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How Your Body Tells a Story As Well as Words Do

Why is it that when you look at certain people, you think they’re pleasant or kind, or maybe even mean? Before they say a word, you make judgments about whether you want to saunter over and listen to their words.

It’s their body language–the set of their mouth, their facial expressions, their gestures. Often, these are movements they aren’t aware of, but telegraph so much information to you, you make decisions about your interest in approaching them.

This is true with the characters in the books you write, too. If you write about characters, it can’t just be their actions and their dialogue. You have to show us when they frown at something that happens, when they peer into a crowd looking for a friend. How they use their hands–or don’t use them–as they speak. When they scratch their ear and look down or hug themselves when they’re upset. These are the parts that endear a character to the reader, make us worry about or for them, or cause us to fear them. Leave them out at your own peril.

Here are about fifty descriptors that cover the head area–eyes, mouth, neck, etc:

Voice

  • His voice trailed off; the conclusions was inescapable
  • Spoke in a hoarse whisper
  • Said with weary resignation
  • Hollow voice
  • Voice low and gravely
  • Voice thick with conviction, guilt, etc
  • She asked between bites of calamari
  • Voice cracked and raw
  • Speaking in quiet tones
  • Hadn’t realized she was holding her breath
  • Breathy explosion of words
  • Tone weary, but cheerful

Segueschildren_safe_toy

  • Dropping into topics she cared passionately about but she didn’t comment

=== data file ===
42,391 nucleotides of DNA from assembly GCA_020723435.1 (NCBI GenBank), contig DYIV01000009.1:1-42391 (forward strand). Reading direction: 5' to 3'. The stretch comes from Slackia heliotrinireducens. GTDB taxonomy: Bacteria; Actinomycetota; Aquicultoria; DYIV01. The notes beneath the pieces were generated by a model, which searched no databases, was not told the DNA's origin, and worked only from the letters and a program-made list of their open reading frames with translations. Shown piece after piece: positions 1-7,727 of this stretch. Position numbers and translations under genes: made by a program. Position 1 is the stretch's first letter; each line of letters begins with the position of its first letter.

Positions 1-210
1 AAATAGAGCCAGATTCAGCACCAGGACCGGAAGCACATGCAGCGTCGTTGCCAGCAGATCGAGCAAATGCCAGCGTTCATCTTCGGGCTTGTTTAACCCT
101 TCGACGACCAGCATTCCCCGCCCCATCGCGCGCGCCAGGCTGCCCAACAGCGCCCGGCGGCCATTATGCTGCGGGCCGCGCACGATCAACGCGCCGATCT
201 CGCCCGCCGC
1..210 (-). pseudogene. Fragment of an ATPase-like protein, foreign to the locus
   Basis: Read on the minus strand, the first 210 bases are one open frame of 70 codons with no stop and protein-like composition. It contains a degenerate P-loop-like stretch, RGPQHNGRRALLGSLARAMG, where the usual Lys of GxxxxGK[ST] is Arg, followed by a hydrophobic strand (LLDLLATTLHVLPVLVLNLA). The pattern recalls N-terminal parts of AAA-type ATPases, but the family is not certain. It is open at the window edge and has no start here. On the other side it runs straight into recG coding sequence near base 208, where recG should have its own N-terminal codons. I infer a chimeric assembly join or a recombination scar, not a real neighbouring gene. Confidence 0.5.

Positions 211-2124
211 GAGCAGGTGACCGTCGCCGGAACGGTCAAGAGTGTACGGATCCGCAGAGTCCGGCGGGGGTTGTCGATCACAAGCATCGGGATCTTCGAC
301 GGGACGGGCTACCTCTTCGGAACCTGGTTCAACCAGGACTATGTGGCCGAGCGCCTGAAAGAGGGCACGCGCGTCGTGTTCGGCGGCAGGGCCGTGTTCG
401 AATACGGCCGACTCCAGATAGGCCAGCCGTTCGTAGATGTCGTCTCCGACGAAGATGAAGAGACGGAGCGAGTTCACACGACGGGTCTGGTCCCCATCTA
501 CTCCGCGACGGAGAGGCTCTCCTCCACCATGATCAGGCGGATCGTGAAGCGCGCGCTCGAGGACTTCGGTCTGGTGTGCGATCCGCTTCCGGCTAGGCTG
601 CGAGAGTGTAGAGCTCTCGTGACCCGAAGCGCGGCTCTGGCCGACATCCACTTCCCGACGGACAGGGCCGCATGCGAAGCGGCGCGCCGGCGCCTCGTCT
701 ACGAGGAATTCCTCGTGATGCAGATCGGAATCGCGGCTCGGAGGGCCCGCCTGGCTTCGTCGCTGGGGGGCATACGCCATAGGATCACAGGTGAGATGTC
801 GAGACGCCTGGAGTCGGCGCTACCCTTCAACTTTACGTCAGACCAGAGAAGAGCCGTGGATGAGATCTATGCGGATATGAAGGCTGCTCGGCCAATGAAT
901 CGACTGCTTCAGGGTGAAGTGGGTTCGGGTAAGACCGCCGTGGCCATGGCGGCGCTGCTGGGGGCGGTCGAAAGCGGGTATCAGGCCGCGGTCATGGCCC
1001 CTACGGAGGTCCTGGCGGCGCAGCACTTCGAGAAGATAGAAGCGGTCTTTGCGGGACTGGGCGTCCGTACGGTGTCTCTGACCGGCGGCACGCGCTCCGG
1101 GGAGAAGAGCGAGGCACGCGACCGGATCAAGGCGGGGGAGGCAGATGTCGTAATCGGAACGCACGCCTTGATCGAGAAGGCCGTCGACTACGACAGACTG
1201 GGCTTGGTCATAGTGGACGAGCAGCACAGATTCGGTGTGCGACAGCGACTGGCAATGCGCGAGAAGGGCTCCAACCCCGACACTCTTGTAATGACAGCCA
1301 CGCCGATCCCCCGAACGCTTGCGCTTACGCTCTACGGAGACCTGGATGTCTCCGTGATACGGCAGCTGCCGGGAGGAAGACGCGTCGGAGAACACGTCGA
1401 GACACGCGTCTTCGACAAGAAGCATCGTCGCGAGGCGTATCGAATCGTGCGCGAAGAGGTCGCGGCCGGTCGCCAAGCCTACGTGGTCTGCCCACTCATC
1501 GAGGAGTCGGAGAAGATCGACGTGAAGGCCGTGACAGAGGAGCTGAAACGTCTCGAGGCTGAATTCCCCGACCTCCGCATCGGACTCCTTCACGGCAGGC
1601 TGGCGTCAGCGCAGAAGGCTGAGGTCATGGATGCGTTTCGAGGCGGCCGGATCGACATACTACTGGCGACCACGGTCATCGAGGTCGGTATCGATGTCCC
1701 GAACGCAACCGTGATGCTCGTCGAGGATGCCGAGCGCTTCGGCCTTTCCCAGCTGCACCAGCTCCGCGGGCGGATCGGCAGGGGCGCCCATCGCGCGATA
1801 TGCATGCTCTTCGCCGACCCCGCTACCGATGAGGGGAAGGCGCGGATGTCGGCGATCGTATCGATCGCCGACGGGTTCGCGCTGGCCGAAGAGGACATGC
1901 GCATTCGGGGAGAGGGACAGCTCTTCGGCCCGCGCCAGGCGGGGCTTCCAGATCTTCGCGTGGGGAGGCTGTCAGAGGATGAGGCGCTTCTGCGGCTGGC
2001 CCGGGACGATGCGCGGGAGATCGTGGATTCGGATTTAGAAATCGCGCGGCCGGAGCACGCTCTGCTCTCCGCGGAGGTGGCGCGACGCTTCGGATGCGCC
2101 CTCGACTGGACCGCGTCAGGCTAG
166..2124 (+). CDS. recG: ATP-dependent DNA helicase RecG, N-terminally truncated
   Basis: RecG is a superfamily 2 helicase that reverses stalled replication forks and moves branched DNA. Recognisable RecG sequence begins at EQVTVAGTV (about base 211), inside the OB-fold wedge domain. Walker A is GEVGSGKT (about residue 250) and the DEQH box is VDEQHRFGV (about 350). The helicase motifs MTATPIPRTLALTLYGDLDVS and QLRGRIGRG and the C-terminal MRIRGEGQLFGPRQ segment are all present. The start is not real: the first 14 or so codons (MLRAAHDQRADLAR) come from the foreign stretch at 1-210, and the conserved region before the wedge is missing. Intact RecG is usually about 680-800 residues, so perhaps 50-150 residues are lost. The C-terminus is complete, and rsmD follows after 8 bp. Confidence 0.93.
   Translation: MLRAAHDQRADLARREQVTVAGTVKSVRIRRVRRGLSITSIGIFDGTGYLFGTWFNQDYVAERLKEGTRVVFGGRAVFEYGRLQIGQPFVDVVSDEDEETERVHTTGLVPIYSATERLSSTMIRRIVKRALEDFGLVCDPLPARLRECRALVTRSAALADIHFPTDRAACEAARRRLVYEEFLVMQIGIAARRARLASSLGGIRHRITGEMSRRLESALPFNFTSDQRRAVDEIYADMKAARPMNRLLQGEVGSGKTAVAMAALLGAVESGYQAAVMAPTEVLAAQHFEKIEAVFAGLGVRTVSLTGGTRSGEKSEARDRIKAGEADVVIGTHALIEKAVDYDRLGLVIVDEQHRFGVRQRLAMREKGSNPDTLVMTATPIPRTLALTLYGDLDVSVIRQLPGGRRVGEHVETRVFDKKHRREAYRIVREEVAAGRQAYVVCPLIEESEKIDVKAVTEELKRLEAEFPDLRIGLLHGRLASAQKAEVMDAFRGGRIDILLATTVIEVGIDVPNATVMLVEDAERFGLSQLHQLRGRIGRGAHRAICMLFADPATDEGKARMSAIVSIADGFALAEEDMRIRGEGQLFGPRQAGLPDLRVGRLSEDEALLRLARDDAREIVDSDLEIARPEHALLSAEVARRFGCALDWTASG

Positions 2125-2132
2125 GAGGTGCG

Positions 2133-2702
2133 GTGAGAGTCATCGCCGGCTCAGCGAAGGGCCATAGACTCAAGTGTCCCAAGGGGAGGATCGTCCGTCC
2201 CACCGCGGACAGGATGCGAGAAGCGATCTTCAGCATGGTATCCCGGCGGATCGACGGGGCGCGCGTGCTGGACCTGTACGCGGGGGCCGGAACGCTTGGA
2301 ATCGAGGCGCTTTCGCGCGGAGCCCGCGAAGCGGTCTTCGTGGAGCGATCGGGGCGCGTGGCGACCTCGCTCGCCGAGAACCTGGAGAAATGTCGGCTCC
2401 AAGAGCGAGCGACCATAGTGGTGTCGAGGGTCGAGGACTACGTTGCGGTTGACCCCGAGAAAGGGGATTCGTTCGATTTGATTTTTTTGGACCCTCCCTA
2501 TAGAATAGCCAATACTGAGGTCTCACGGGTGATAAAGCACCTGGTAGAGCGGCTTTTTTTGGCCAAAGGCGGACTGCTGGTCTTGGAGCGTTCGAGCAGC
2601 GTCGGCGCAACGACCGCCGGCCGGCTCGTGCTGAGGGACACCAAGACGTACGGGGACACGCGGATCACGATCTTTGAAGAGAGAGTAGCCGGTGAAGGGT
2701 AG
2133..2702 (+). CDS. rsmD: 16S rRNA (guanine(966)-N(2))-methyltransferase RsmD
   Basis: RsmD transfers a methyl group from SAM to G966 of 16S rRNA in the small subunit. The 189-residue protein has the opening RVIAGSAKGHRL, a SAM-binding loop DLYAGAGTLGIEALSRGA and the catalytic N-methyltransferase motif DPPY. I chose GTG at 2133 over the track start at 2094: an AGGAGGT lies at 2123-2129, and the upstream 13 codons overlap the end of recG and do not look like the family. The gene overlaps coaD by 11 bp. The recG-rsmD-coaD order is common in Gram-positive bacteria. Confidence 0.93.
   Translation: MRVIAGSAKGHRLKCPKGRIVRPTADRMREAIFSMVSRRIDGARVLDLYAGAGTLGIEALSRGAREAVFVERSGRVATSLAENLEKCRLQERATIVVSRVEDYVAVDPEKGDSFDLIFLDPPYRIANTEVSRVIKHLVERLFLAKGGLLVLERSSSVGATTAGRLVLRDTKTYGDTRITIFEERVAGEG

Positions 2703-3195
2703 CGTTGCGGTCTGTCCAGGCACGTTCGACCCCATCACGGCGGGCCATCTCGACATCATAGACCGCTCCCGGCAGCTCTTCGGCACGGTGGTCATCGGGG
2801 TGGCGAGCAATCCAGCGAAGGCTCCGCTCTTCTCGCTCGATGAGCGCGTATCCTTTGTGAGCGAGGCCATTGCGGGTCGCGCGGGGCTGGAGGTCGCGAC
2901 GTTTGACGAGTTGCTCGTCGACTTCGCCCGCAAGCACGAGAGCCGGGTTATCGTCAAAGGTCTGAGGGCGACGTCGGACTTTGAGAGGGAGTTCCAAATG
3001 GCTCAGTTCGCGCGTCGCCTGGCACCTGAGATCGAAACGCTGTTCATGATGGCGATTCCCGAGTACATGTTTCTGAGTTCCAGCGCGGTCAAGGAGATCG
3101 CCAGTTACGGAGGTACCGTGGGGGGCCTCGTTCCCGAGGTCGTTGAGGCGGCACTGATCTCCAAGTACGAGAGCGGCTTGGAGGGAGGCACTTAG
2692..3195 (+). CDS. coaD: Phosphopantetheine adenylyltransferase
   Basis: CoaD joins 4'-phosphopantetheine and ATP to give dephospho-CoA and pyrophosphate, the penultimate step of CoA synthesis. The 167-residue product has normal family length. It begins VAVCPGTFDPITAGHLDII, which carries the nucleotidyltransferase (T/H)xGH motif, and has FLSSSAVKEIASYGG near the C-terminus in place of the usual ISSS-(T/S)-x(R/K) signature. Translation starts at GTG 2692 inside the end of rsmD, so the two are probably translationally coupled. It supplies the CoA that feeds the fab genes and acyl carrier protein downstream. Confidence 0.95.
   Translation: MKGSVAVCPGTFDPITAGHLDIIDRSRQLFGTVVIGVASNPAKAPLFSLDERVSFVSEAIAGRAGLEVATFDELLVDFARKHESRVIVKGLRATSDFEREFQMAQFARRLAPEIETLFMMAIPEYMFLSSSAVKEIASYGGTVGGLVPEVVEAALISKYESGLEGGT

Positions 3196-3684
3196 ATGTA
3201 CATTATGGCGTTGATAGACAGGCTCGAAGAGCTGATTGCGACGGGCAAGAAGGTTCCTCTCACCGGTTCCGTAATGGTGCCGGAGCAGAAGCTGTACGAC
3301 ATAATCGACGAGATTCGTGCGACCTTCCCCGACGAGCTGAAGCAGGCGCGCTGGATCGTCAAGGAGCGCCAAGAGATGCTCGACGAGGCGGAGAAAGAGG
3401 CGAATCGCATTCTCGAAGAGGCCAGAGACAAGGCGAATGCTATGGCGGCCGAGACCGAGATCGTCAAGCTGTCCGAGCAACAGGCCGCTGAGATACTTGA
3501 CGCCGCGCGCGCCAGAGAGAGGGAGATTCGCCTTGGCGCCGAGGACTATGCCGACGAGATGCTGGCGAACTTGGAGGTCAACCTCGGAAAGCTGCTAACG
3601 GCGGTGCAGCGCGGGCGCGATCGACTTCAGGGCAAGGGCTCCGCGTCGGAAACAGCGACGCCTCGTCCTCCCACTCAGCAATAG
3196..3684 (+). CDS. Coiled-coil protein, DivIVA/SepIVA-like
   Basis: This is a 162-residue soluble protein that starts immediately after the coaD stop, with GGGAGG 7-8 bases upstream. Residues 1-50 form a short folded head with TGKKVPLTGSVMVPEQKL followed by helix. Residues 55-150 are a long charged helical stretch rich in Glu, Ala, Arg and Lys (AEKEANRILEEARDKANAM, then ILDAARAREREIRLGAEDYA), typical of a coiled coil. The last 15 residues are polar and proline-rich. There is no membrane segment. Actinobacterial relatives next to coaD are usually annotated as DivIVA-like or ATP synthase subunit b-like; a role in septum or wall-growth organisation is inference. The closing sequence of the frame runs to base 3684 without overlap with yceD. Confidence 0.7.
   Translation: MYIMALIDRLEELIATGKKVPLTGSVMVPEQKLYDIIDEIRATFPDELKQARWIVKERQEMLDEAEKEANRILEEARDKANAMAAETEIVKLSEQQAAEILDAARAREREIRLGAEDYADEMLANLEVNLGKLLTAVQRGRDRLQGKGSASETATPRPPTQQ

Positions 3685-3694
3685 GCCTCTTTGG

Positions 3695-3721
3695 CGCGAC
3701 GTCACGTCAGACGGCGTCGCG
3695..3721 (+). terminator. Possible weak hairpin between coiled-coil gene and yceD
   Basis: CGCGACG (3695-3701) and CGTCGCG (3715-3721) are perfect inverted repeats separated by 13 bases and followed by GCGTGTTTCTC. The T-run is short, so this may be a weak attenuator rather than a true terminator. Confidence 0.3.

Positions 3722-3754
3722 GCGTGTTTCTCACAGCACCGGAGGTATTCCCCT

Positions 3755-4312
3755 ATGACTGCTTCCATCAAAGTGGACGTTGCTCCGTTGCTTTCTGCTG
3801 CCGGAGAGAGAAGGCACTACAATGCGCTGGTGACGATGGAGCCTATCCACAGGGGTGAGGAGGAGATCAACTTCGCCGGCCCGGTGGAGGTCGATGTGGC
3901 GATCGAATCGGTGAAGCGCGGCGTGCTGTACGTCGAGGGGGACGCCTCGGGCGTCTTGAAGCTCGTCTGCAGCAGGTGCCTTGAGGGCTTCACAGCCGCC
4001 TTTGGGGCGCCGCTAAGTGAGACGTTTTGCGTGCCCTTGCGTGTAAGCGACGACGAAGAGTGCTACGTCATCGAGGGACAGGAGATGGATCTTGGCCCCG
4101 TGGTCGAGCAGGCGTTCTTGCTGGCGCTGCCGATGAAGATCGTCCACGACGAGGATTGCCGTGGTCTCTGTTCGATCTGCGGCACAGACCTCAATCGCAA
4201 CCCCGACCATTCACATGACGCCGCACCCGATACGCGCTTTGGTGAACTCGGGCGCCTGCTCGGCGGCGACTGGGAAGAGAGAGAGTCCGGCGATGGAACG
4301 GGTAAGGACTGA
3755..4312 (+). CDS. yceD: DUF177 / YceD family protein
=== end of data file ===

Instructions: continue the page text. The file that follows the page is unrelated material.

• He wondered briefly
  • Segued to a different topic
  • Looked left and right before starting
  • Jane waited until he grunted back
  • Jane fished his name out of the fog of conversation
  • She refrained from adding, “”
  • “my thinking is”
  • “I’m of the opinion that”
  • his grammar and syntax were good
  • She digressed
  • Her words seemed to lead me close, in hopes I’d provide my own answers
  • The comment wasn’t a question
  • She took his word for it
  • Something nagged at the edge of his consciousness
  • waiting, he had time to decide that if
  • Some unconscious process forced him to shut down, let his mind go blank, and work on a problem
  • Waited through another lengthy silence My mind flooding with questions
  • seemed about to speak, but the thread eluded him
  • stared through him
  • focused on an empty space in the air between them
  • looked for a common theme, a thread of some sort
  • She frowned–cdn’t recall the incident
  • Heard little and cared less
  • Hovering over her shoulder
  • He waited for me to speak
  • Scratched his cheek
  • His face hardened in concentration
  • Thinking about my conversation with the old detective
  • And how about those green beans

Voice

  • Voice low, tone uncertain
  • Something like a sigh
  • Words were slurred and lisping
  • Mouth turned up a fraction of an inch
  • Spittle on his lips
  • His thin voice took on a pedantic tone
  • The babble of talk died at his entry. He blinked as his eyes adjusted.